The senior thesis was like the old man with wings
Hadley Hooper
Lisa Baldez ’86 is a professor of government at Dartmouth College.
Lisa Baldez ’86 is a professor of government at Dartmouth College.

As a sophomore at Princeton, I read a short story by the Colombian author Gabriel García Márquez that left me spellbound. In the story, a storm sweeps an old man with enormous wings into the seaside home of two poor villagers. Some of the villagers consider him to be an angel, but his wings are “dirty and half-plucked,” covered in mud and infested with parasites. The miracles he performs fall short of the mark: “the blind man who didn’t recover his sight but grew three new teeth, or the paralytic who didn’t get to walk but almost won the lottery, and the leper whose wounds sprouted sunflowers.” Suspicions that he is a freak are confirmed when the couple put him in a chicken coop and charge admission to see him. The two villagers grow rich, but they consider the old man to be a nuisance and they chase him from room to room with a broom. In the end, the man turns out to be an angel after all. He grows new wings and flies away. The poor couple never connect the angel’s visit to their newfound good fortune.

This story, “A Very Old Man with Enormous Wings,” stoked my interest in Latin America. What kind of place could inspire such imagination? I majored in politics and Latin American studies and wrote my senior thesis on the Mothers of the Plaza de Mayo, a human-rights group in Argentina that demanded the return of their children, who were “disappeared” by the military government in the late 1970s. Thousands of “disappeared” people were detained illegally by the government, tortured, and presumed dead. The thesis experience confronted me with questions that proved so emotionally difficult and intellectually challenging that I ended up becoming a professor and pursuing them to this day. My thesis has turned out to be like the old man with the wings, the decrepit angel that changed my life in ways I did not appreciate at the time.  

Writing it was a miserable experience from the very beginning. I missed both the REM and Chaka Khan concerts at Jadwin Gym as I tried to meet deadlines for grants to fund a research trip to Argentina. But that’s nothing compared to what happened once I got there. I spent the summer after my junior year doing research on the Mothers group and living with a host family in Buenos Aires. I felt at ease with my host family from the moment we met, outside customs at Ezeiza Airport. Family members greeted me warmly, they spoke perfect English, and the two daughters and I looked like sisters. As we drove along the freeway to their home in the suburbs, they asked me about my plans for the summer. When I told them that I planned to do research on the Mothers of the Plaza de Mayo, my host mother slammed on the brakes and almost crashed into the median strip of the four-lane freeway. “What! You want to study those women?!” she screamed in astonishment. “Why do you want to study those crazy women?”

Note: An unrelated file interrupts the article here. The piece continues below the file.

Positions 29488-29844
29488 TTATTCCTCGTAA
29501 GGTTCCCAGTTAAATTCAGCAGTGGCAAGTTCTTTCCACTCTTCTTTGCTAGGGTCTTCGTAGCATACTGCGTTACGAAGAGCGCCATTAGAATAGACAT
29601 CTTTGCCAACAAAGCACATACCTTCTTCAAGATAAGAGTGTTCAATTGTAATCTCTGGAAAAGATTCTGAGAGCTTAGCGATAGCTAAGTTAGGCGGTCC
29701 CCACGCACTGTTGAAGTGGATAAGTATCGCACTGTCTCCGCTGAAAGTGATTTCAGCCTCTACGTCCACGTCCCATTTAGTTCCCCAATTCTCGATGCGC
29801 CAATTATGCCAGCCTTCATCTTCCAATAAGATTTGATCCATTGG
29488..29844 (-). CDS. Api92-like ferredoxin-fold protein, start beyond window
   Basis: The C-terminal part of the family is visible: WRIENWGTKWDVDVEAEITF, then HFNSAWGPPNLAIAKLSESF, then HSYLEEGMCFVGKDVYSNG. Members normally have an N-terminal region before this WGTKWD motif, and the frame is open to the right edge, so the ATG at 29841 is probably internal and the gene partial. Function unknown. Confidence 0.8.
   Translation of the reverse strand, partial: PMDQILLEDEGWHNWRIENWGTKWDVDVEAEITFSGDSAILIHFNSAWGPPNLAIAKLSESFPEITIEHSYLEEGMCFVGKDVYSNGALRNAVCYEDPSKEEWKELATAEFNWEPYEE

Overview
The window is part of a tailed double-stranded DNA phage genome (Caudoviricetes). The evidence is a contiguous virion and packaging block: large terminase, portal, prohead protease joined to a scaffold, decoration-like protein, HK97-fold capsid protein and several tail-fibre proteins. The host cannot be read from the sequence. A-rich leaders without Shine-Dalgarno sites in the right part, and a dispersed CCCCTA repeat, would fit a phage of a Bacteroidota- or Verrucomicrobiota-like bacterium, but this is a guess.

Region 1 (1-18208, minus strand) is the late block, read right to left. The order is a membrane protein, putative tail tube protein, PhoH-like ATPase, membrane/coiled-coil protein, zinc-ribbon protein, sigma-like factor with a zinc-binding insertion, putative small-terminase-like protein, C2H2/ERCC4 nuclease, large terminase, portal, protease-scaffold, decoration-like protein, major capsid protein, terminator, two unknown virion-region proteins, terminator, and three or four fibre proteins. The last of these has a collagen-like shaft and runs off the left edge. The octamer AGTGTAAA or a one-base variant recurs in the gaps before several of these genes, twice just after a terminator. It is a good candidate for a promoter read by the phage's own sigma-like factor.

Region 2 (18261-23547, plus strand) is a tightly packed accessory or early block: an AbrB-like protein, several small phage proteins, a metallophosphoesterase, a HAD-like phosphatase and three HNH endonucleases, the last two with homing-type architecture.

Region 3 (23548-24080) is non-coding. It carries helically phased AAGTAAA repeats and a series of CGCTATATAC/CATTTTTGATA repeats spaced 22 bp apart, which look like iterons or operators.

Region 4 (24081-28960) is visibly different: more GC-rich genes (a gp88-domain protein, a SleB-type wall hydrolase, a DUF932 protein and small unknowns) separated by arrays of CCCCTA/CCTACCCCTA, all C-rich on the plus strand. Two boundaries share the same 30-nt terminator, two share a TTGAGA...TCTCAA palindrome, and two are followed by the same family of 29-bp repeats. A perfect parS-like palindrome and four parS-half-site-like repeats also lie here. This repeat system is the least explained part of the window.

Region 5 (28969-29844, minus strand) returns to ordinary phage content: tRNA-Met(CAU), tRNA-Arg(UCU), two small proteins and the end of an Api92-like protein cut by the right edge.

What had I said to upset her? Although Argentina had endured a brutal military regime, the “dirty war,” from 1976 to 1982, this was 1985, and Argentina was a democracy. Human-rights lawyer Raúl Alfonsín was president. Time magazine heralded the Mothers as heroines of democracy. The leaders of the military junta were on trial for human-rights abuses. I realized that my Argentine family supported the right, but it took me some time to understand how different that was from voting for the GOP back home. I found it hard to accept that a family so apparently similar to my own could have supported the dictatorship.  

My host family treated me very well but desperately tried to convince me to change my thesis topic: oil exports, trade policy, anything but those crazy women! Being stubborn, naïve, and very young, I forged ahead with my research. I attended the Mothers’ demonstrations, hung out in their office, and talked to them in their homes. My host family told me that the Mothers were the mothers of terrorists. They warned that I was being followed and that “they” were keeping tabs on me. I dismissed as ridiculous the idea that anyone would pay attention to me, a 20-year-old college student writing a senior thesis. But I paid a price for my refusal to take their concerns seriously. One night I mentioned my research to friends of my host family. In so doing, I crossed a line that I didn’t know enough to avoid. My indiscretion proved so threatening to my host family that they asked me to leave their house — immediately. I found myself with my suitcases on the streets of Buenos Aires the next morning with no place to go. Friends came to my rescue, but I was scared and left the country.  

I started to wonder whether my host family was right. I realized that the military government had cared a great deal about young people like me. I exactly fit the profile of those whom the military identified as subversive, as terrorists, as threats to national security. Many of those who were disappeared by the military were idealistic 20-year-olds asking questions about injustice — the very people whom the Mothers had lost.  

I returned home and wrote the thesis. When I handed it in, I had no intention of writing another research paper ever again. But after being in the working world for a couple of years, I found myself applying for Ph.D. programs; then I wrote a dissertation on a topic that grew directly out of my senior thesis.